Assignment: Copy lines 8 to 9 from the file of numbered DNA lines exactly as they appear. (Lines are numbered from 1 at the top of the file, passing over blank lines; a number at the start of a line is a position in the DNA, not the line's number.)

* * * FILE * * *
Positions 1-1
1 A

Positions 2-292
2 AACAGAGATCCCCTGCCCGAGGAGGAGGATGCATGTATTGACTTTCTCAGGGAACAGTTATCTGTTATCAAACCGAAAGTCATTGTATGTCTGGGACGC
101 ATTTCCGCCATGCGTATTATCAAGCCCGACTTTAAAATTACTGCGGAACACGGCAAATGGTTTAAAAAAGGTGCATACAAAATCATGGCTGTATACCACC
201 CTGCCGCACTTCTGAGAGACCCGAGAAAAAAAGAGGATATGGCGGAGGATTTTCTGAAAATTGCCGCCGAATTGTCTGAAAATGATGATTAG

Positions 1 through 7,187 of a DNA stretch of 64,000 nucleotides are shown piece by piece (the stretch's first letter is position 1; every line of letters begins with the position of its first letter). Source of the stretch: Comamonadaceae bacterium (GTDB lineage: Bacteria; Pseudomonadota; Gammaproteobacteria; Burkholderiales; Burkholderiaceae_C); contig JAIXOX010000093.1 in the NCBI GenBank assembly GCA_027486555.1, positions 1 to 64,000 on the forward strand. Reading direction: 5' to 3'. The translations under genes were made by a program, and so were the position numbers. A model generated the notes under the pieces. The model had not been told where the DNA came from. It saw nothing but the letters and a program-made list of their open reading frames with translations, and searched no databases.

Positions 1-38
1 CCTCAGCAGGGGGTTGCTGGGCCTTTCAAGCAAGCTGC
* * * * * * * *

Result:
Positions 1-38
1 CCTCAGCAGGGGGTTGCTGGGCCTTTCAAGCAAGCTGC